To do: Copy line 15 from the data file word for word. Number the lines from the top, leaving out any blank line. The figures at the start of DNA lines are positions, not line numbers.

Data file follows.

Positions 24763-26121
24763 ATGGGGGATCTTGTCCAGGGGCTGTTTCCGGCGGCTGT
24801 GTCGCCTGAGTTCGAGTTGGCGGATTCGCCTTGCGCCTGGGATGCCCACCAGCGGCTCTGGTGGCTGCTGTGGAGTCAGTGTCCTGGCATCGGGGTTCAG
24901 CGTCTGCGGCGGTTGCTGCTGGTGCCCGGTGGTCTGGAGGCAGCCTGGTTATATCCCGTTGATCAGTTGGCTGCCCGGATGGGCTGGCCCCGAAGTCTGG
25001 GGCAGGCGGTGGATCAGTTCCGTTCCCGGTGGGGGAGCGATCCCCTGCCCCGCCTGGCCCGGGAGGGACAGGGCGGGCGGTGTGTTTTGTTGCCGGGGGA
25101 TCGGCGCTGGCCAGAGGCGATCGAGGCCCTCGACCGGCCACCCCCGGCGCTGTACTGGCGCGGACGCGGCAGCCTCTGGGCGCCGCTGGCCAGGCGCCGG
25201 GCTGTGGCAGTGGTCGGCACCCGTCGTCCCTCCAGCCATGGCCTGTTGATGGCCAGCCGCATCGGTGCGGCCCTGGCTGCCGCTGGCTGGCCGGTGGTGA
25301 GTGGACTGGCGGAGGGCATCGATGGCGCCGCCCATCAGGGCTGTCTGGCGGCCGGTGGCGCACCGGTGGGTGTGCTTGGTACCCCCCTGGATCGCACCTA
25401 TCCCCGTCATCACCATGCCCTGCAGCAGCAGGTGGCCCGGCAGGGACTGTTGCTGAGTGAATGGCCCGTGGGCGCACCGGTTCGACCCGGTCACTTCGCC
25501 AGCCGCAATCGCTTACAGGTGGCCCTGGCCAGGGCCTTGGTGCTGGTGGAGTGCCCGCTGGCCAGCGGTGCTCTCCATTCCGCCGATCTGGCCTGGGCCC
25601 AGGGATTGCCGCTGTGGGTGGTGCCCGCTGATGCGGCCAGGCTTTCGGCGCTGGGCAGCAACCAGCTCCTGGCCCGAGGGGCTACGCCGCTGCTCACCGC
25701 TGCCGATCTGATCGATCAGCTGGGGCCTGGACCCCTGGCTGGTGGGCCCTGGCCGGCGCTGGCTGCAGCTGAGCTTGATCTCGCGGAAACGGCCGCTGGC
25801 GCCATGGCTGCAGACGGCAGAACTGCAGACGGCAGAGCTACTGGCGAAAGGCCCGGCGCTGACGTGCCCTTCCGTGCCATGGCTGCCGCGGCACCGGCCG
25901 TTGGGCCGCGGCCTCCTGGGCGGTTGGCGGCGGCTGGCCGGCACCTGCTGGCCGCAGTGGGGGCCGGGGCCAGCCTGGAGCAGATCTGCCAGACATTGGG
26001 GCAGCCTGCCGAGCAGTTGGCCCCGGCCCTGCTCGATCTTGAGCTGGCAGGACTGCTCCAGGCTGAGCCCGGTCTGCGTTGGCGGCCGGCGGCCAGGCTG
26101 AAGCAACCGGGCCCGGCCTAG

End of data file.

26001 GCAGCCTGCCGAGCAGTTGGCCCCGGCCCTGCTCGATCTTGAGCTGGCAGGACTGCTCCAGGCTGAGCCCGGTCTGCGTTGGCGGCCGGCGGCCAGGCTG